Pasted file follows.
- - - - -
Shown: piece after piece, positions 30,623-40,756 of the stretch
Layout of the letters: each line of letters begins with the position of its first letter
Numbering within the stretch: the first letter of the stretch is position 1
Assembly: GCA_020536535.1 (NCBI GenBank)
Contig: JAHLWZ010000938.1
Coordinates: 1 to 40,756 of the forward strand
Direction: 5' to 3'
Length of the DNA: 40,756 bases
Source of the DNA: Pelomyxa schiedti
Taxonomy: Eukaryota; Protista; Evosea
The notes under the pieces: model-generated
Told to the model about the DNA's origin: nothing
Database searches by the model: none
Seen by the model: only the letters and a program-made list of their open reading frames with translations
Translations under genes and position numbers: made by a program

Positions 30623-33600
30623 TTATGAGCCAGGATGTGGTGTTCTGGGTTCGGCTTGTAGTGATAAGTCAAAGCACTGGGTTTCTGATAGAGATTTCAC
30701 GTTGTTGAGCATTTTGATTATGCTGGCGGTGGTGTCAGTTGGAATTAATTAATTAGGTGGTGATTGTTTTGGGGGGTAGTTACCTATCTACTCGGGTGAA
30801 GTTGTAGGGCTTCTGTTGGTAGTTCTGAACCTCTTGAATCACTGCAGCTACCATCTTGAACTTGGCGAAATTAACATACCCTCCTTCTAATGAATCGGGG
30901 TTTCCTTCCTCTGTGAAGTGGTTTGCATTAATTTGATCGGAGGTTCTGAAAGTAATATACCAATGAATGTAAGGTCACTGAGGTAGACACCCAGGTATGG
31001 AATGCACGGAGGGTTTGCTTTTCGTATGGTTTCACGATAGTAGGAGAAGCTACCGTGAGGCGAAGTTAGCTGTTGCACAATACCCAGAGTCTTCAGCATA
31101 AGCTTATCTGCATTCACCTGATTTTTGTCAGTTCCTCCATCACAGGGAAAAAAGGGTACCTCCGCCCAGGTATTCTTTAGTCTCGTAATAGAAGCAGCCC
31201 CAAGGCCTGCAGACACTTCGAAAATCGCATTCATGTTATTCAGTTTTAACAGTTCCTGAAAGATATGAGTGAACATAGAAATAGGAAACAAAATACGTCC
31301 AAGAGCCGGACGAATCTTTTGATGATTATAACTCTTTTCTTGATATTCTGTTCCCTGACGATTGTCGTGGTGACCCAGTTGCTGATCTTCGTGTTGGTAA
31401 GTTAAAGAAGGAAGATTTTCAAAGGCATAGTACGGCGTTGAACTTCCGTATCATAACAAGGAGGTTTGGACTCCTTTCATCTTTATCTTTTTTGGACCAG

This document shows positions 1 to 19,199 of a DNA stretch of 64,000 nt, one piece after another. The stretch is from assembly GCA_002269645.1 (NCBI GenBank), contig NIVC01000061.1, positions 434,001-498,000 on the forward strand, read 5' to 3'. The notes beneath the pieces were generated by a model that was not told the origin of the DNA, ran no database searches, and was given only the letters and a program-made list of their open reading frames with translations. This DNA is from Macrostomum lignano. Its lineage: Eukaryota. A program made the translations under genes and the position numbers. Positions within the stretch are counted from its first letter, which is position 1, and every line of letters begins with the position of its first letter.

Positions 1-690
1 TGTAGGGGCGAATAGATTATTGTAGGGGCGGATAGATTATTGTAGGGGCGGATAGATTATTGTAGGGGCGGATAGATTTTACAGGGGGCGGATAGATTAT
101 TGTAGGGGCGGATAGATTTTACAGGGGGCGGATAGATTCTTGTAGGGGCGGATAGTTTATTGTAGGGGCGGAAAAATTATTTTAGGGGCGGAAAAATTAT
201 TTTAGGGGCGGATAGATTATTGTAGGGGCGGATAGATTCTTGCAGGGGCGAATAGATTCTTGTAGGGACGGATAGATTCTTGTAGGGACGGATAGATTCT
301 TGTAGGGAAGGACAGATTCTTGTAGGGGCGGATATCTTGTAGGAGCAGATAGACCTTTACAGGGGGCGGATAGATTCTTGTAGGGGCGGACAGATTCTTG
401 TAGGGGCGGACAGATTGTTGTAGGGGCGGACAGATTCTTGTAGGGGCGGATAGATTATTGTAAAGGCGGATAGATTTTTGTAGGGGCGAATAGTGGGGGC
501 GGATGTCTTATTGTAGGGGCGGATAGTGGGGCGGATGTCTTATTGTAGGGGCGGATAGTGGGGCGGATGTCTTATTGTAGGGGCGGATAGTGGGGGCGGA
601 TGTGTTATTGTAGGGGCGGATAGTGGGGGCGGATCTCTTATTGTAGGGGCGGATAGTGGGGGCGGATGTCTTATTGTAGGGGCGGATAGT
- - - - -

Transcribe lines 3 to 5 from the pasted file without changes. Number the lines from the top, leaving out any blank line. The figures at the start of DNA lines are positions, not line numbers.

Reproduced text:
Numbering within the stretch: the first letter of the stretch is position 1
Assembly: GCA_020536535.1 (NCBI GenBank)
Contig: JAHLWZ010000938.1